I AM afraid that answers to Mr. Slater's questions (May 19) about the "official" religion of the IRA and the religious education of its members will contribute little to solving the tragic problem of Northern Ireland. 1 say this as one who has frequently condemned IRA methods in the correspondence columns of Irish newspapers.
Faith and religious education do not work in a vacuum. They are received by the individual very much in accordance with what society has made him to be. The nationalist minority of Northern Ireland — a very large minority — have lived for generations in a society which was unjust and in which authority was used to guarantee that it would remain unjust.
Britain had the ultimate responsibility for that situation and, possibly with the best of intentions, even bolstered it up by subsidising the regime that engineered it. The so-called IRA, as it now is, is simply an example of what an openly unjust society can make out of Catholics. The really remarkable thing is that the bulk of Northern Ireland Catholics have the charity and the courage to be still ready to forgive and forget.
I am quite willing to admit the sincerity of the present British initiative. But f understand, though I condemn the attitude of those few who hold that if things have gone badly for so long the only sane counsel is one of utter intransigence. I understand also, and condemn, their idea that a fair deal is possible only with the total annihilation of the structures of the unjust past.
Quick questions and instant answers will get us nowhere. Those who are trying at long last to be fair will have to prove their fairness. They created a society in which their credibility dwindled Ito vanishing point. cannot say how long or how much it will take to create a different one in which they will be seen to •merit trust. (Fr.) Brian Kelly C.S.Sp Dublin 12 JOHN SLATER asks (May 19) "What is the official religion of the IRA?"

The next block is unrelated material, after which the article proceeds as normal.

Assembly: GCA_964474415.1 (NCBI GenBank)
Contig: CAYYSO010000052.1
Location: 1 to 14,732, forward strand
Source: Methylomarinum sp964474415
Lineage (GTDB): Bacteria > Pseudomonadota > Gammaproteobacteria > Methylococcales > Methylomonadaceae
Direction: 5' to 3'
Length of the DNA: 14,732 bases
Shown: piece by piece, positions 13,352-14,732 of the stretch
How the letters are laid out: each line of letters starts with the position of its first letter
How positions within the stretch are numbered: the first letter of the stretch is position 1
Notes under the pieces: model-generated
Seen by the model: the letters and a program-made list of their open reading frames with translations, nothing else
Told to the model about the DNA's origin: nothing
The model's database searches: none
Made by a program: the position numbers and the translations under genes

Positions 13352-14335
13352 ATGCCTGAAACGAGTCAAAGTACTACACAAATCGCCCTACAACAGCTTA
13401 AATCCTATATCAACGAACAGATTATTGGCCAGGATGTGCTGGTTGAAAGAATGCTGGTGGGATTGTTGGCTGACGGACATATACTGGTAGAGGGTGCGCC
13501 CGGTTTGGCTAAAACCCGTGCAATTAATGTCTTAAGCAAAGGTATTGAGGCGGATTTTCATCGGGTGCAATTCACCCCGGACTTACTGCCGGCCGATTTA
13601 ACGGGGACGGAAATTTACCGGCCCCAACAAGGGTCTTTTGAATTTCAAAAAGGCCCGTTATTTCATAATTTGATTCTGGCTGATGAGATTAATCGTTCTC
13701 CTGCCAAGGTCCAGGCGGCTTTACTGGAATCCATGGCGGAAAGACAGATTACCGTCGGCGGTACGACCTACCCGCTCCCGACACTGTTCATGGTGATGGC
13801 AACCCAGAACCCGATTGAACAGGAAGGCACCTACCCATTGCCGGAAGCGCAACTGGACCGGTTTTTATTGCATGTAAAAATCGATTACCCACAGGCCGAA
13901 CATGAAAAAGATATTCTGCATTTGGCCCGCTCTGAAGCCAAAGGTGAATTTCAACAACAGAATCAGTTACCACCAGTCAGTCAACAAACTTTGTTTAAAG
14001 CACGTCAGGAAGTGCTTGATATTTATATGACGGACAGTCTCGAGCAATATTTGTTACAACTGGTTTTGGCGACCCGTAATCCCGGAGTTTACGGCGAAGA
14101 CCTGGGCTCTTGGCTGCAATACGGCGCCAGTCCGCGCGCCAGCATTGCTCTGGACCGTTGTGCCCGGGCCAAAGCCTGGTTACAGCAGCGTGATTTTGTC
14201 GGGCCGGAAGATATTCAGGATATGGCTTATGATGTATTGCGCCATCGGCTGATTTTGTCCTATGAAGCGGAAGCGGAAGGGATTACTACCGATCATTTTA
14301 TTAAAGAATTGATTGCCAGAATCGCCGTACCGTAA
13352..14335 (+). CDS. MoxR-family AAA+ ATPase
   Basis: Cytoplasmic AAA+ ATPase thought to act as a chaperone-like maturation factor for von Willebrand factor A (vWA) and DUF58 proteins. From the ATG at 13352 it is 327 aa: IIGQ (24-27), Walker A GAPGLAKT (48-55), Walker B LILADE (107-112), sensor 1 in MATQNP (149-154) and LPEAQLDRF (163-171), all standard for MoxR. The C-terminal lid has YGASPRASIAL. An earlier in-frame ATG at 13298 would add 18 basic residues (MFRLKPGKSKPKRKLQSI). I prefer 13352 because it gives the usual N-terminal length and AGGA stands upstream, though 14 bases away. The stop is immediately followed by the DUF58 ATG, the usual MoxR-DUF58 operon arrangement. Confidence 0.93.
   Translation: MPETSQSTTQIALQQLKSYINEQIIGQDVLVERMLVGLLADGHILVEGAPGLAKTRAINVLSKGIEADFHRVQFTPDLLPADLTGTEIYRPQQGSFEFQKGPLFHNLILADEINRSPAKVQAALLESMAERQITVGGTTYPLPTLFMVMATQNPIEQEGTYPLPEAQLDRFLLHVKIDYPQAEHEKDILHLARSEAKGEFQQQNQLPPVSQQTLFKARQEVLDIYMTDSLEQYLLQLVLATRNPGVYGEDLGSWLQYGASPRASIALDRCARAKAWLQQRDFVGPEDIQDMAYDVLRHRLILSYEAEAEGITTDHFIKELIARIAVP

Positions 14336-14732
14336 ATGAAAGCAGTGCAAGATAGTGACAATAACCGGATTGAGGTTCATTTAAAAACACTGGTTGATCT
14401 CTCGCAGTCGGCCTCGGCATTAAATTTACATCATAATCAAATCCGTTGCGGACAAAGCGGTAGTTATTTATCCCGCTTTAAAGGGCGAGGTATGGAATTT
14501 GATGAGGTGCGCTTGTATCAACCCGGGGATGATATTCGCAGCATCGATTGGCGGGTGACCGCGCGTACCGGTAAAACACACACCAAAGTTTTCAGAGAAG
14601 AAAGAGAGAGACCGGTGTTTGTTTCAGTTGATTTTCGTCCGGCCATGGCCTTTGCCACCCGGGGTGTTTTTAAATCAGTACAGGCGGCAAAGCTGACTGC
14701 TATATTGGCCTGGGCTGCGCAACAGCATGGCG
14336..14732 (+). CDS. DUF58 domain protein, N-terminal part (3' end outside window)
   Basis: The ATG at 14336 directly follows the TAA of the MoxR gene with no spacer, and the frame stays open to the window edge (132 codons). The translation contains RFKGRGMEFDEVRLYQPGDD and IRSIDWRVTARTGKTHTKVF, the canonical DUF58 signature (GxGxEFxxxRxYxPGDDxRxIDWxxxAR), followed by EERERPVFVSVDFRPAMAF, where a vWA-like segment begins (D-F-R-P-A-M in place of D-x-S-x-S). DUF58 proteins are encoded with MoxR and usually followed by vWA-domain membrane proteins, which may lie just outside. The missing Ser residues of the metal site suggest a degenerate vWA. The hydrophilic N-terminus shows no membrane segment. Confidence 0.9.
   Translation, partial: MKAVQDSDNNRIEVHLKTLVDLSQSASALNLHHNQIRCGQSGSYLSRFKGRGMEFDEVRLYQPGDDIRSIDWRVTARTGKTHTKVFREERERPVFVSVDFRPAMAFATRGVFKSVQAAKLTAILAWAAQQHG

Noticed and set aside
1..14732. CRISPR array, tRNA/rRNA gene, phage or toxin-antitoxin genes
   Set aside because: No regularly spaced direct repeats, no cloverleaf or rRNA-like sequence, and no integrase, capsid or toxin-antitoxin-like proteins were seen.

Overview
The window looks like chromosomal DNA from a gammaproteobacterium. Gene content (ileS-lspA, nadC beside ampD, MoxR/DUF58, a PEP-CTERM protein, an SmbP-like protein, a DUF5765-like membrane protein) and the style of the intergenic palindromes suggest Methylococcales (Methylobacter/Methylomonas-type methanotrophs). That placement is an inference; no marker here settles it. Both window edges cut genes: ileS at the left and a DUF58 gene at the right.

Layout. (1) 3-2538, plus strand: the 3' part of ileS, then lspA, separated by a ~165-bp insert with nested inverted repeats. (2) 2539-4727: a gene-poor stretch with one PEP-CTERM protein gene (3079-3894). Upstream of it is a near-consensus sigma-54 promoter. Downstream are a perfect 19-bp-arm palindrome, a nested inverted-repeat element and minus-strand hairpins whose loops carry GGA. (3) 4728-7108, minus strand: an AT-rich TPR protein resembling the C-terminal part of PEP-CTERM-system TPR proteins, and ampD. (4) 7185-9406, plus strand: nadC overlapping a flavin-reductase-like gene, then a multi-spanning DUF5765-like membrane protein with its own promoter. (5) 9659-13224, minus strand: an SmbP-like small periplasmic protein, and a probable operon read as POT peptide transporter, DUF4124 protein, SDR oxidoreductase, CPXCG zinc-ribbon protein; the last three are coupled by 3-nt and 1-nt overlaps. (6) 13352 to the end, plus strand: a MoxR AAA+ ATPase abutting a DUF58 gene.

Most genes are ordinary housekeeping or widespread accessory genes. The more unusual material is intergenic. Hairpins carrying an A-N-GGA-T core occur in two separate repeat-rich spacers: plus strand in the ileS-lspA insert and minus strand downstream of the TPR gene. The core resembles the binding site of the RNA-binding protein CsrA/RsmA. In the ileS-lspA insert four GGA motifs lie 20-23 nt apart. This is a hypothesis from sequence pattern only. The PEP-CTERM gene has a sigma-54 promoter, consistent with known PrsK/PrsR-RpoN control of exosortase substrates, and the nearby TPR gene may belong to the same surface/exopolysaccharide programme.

The short answer is: none. Unless of course, one follows a dictionary definition of religion, i.e. "a prevalent system of faith of worship"— in which case the official faith of the IRA is Republicanism, meaning a sovereign 32-county Republic.
More pertinently, however, most members of the IRA received an Irish Catholic education. And Irish Catholicism is manifestly different from Roman Catholicism, being in many aspects a philosophy of tribal identity, harking on the racial recall of previous Protestant dominations in Ireland.
Consequently, much of the education in Catholic-controlled Irish schools emphasises the previous persecutions of the Catholic Irish by the Protestant English and produces the inevitable momentum of hate which finds outlet in regarding all things Irish and Catholic as morally right — and all things English as morally wrong.
Such a philosophy, when mixed with the equally potent brew of Republicanism, produces a type of injured fanaticism which regards the British/ Orange / Protestant presence in Northern Ireland as an intrusion upon Irish sovereignty.
And having in the early years of this century, removed that British imperial presence from three-quarters of Ireland — by the bomb and the bullet — the IRA now feel that "national sovereignty" may be restored to the whole island by the same method. Hence the present brutalities in Northern Ireland.
To chart the role of the Irish Catholic Church in these areas would require more space than allowed. Many Irish clerics condemn the IRA; equally, many defend the morality of the IRA's activities.
Only last month, for instance, a Redemptorist priest based in Liverpool — Fr. Sean McManus — wrote a half-page article in the IRA paper An Poblacht in which he praised the Provisional IRA as "true prophets." The article appeared in the same week that members of the Belfast IRA beat up a 15-year-old girl. Kevin O'Connor London, S.W.9